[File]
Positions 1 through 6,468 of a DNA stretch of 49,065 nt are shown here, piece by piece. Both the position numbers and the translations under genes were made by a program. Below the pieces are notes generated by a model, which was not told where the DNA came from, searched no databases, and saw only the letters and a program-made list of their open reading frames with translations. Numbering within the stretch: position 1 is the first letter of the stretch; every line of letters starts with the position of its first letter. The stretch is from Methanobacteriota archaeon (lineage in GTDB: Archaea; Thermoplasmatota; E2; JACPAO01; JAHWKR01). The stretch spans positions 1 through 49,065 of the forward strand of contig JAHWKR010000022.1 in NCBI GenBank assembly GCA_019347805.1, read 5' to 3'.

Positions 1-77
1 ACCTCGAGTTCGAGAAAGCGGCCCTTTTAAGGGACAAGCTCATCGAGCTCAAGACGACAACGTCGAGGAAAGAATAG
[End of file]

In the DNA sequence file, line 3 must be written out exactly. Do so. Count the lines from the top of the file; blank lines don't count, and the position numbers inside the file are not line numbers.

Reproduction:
1 ACCTCGAGTTCGAGAAAGCGGCCCTTTTAAGGGACAAGCTCATCGAGCTCAAGACGACAACGTCGAGGAAAGAATAG